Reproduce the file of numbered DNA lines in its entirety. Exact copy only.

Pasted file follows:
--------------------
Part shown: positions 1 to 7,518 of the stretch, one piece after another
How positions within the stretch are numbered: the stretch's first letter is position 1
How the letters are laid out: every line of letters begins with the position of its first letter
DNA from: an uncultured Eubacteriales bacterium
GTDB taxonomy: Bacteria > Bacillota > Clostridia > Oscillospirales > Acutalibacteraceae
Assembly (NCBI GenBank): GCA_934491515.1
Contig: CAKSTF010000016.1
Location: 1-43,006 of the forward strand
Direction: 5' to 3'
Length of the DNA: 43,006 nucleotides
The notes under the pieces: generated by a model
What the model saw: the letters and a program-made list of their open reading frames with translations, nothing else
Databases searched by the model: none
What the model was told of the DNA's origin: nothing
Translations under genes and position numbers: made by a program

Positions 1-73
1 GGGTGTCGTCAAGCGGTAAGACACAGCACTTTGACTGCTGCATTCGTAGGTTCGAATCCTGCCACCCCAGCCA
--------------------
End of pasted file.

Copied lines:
Part shown: positions 1 to 7,518 of the stretch, one piece after another
How positions within the stretch are numbered: the stretch's first letter is position 1
How the letters are laid out: every line of letters begins with the position of its first letter
DNA from: an uncultured Eubacteriales bacterium
GTDB taxonomy: Bacteria > Bacillota > Clostridia > Oscillospirales > Acutalibacteraceae
Assembly (NCBI GenBank): GCA_934491515.1
Contig: CAKSTF010000016.1
Location: 1-43,006 of the forward strand
Direction: 5' to 3'
Length of the DNA: 43,006 nucleotides
The notes under the pieces: generated by a model
What the model saw: the letters and a program-made list of their open reading frames with translations, nothing else
Databases searched by the model: none
What the model was told of the DNA's origin: nothing
Translations under genes and position numbers: made by a program

Positions 1-73
1 GGGTGTCGTCAAGCGGTAAGACACAGCACTTTGACTGCTGCATTCGTAGGTTCGAATCCTGCCACCCCAGCCA